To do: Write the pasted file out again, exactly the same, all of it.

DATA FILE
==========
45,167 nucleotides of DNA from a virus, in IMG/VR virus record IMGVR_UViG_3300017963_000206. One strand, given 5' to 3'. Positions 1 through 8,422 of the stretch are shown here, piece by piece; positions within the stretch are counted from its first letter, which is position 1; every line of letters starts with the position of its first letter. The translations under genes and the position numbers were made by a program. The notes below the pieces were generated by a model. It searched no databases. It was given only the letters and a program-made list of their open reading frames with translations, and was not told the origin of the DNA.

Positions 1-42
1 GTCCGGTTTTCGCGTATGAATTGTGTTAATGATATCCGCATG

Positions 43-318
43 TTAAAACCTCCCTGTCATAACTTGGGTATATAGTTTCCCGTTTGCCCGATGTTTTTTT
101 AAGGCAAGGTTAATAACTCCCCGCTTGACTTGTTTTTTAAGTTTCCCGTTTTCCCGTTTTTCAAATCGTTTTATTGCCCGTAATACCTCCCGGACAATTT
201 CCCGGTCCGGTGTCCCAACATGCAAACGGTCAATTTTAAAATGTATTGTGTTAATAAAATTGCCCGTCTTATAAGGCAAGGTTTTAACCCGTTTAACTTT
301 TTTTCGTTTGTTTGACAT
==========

45,167 nucleotides of DNA from a virus, in IMG/VR virus record IMGVR_UViG_3300017963_000206. One strand, given 5' to 3'. Positions 1 through 8,422 of the stretch are shown here, piece by piece; positions within the stretch are counted from its first letter, which is position 1; every line of letters starts with the position of its first letter. The translations under genes and the position numbers were made by a program. The notes below the pieces were generated by a model. It searched no databases. It was given only the letters and a program-made list of their open reading frames with translations, and was not told the origin of the DNA.

Positions 1-42
1 GTCCGGTTTTCGCGTATGAATTGTGTTAATGATATCCGCATG

Positions 43-318
43 TTAAAACCTCCCTGTCATAACTTGGGTATATAGTTTCCCGTTTGCCCGATGTTTTTTT
101 AAGGCAAGGTTAATAACTCCCCGCTTGACTTGTTTTTTAAGTTTCCCGTTTTCCCGTTTTTCAAATCGTTTTATTGCCCGTAATACCTCCCGGACAATTT
201 CCCGGTCCGGTGTCCCAACATGCAAACGGTCAATTTTAAAATGTATTGTGTTAATAAAATTGCCCGTCTTATAAGGCAAGGTTTTAACCCGTTTAACTTT
301 TTTTCGTTTGTTTGACAT